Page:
An Introductory Explanation Of The Record That Follows

 by Lieut-Colonel John Joseph Burke-Gaffney, M.C. 1956

This record does not go back beyond the beginning of the nineteenth century. The reason for this is that there has not as yet occurred an opportunity to carry out research amongst the parish registers of the various counties of origin of the different members of the family. Reliance has been placed, for such detail of the earliest members of the family mentioned in the Record, on the story written by James P. Gaffney, of Cumberland, Maryland, U.S.A., i.e., 'Uncle James'. This story was written in 1907, when Uncle James was not in a position to check the information in his possession against authentic records. He is not, therefore, entirely reliable as to some of his facts. But the record that follows here is indebted to the Uncle James' account for the basis of the information now given of those early days. It has been possible to correct and to supplement this information to some degree from reliable sources available in Dublin, including diaries, contemporary journals, public records, etc.

There are difficulties in pursuing research into the antecedent of families in Ireland, more particularly in the case of Catholic families. There was no compulsory registration of births in Ireland until 1864.Prior to that date a record of baptism was required to be kept in the established (i.e., Protestant) churches. Some Catholic priests also maintained a record of baptisms. But the shadow of the penal days still hung over the Catholic Church in Ireland at the end of the 18th century. The Catholic, his Church and his priesthood only existed unofficially, and the maintenance of parish registers was not always possible. The parish' Church' may well have been only some back room in a local catholic's house, and such registers as existed, maintained ~perhaps by the parish priest in his own living quarters, uncertain of entry, unreliable as to date, and even unlikely to have been passed on to his successor, if any.

All this, however, is generalization, and it may be that when a search is made in Edgeworthstown, or in various parishes in county Mayo, further information will come to light. In the mean time, Where possible, uncertain dates have been cross‑checked against known events and reasonable deductions made.

By a fortunate chance a copy of the ages of the members of the family living in Dublin in 1851 was taken from the record of the census for that year, fortunate, because these records were afterwards destroyed when the record office was burned down with the Four Courts in the Civil War of 1922. But even these records were not reliable as to ages, since the enumerator who collected the statistics accepted without question the ages entered in the form by the householder.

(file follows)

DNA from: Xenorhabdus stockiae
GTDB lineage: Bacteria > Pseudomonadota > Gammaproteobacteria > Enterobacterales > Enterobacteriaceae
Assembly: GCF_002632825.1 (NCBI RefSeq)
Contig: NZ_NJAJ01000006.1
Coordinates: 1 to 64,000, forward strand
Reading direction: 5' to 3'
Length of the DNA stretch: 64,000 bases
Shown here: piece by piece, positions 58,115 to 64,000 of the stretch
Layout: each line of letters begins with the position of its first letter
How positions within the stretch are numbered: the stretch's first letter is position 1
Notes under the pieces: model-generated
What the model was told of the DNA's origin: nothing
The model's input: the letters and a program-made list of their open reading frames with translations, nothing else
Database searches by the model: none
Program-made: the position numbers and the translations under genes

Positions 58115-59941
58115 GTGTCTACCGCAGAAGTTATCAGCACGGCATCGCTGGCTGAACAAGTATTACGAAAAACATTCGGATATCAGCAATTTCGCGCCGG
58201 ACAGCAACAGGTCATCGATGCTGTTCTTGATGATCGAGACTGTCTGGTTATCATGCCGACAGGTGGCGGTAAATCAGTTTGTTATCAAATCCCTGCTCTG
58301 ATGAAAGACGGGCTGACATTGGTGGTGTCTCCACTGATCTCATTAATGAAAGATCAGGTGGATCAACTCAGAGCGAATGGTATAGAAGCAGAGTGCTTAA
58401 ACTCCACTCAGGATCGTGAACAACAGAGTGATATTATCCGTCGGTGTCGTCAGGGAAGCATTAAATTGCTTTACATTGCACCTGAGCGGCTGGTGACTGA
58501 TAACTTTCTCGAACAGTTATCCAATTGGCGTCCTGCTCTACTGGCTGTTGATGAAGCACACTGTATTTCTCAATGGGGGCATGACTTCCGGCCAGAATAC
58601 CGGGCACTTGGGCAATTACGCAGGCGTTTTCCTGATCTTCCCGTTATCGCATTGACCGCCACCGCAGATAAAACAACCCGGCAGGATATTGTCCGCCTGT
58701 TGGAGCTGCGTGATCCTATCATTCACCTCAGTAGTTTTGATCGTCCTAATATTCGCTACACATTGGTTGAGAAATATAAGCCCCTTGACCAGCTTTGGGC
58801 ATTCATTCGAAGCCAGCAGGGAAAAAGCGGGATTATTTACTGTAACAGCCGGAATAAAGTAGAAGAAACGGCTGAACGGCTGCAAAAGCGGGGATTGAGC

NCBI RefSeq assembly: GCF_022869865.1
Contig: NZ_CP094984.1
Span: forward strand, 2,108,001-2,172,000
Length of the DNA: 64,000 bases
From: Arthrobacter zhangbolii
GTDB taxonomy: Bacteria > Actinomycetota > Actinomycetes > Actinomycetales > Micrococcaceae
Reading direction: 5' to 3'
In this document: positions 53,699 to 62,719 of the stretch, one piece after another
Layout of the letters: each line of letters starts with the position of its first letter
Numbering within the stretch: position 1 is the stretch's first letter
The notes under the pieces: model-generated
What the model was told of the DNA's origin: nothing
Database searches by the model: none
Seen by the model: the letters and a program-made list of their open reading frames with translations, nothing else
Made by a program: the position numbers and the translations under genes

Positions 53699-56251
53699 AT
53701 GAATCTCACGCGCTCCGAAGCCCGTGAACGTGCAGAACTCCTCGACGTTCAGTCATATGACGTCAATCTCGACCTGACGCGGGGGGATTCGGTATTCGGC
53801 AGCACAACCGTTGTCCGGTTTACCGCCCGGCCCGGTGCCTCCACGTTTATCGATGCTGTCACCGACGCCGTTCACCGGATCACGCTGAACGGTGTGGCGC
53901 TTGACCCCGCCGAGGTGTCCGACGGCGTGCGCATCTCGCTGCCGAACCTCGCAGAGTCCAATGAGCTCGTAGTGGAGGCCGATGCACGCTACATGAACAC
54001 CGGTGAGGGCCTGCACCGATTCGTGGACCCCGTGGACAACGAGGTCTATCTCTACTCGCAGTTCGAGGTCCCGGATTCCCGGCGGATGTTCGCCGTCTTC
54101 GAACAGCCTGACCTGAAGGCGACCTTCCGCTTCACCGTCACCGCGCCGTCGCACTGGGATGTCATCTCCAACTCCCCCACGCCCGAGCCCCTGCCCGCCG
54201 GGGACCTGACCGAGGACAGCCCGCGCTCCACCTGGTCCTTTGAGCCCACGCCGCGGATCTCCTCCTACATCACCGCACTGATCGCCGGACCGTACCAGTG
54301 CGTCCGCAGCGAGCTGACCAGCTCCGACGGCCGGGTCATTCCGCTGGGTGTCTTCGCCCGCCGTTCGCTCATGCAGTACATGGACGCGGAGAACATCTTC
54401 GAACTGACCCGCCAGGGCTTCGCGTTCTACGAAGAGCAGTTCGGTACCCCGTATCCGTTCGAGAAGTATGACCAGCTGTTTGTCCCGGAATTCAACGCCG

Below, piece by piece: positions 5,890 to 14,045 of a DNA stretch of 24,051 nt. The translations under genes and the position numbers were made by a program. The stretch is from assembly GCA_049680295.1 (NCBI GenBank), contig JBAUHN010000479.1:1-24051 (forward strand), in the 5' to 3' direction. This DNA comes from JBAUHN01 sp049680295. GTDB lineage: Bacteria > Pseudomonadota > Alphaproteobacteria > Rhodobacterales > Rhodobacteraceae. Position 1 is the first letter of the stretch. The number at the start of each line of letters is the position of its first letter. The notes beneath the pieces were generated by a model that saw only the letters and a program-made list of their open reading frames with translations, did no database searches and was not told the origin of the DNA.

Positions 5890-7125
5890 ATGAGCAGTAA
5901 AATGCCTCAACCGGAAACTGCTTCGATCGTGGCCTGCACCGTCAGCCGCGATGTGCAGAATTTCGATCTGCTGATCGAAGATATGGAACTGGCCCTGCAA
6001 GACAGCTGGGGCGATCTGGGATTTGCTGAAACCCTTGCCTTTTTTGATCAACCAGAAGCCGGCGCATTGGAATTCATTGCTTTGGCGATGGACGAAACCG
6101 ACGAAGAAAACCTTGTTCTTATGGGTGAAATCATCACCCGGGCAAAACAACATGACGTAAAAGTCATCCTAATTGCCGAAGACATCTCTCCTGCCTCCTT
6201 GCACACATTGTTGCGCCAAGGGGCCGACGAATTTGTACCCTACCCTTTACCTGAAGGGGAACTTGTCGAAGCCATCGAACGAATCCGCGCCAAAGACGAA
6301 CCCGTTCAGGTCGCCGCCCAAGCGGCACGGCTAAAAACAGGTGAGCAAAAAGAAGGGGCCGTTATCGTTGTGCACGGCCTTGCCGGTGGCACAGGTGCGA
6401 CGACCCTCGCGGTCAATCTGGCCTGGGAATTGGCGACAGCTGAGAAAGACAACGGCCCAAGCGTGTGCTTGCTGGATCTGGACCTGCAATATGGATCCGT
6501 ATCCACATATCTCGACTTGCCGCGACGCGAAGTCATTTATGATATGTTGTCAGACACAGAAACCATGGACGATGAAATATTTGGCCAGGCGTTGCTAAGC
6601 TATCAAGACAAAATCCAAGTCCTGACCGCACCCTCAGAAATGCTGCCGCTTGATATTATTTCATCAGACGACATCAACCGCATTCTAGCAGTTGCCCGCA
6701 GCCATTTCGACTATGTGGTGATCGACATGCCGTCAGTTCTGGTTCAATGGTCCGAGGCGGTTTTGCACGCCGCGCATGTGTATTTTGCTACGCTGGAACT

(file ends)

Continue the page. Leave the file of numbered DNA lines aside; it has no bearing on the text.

Dates of births which took place in Dublin after 1850 may be accepted as reasonably accurate, because these have been verified against baptismal registers. Indeed it is the checking of these dates that shows the census returns cannot be accepted as necessarily correct, for they record the ages of at least two members of the family inaccurately. In fact it may well be surmised that there existed in those days a desire on some one's part to conceal the true ages of the children. For instance, the age of the youngest son, Frank, is shown in official documents as though he had been born in 1860, whereas he was actually baptized in 1859.

For the rest much of this record depends on written or oral statements of various members of the family. Where possible, these have been verified, but there remain many blind spots, some of which, it is honed, will be enlightened when the opportunity for research occurs.

In order to preserve an impersonal attitude in these records, individuals having the common name of 'Gaffney' have been referred to by their Christian names where the sense permits, irrespective of their relationship to each other. Moreover, the name by which they are generally known, and that in its full form rather than the familiar shortened form, is used generally. Thus Edward is used rather than ‘Teddie', 'Eddie' or 'Ned'; 'Ita' is used instead of 'Mary Josephine';and 'Noel' instead of 'Thomas Noel', etc. But for the information of future historians an appendix is added showing the full names, where known, of certain members of the family

As the record is of the Gaffneys, it has been confined to that family. For the benefit of the members of the family of Thomas and Joan Burke‑Gaffney however, a short account of the O’CONNELL, from which Joan came, is added.

Lastly, it is hoped that those who may read this record will show indulgence towards its manifold shortcomings and will not hesitate to call attention to any historical inaccuracies which may be observed, of which there may well be many.

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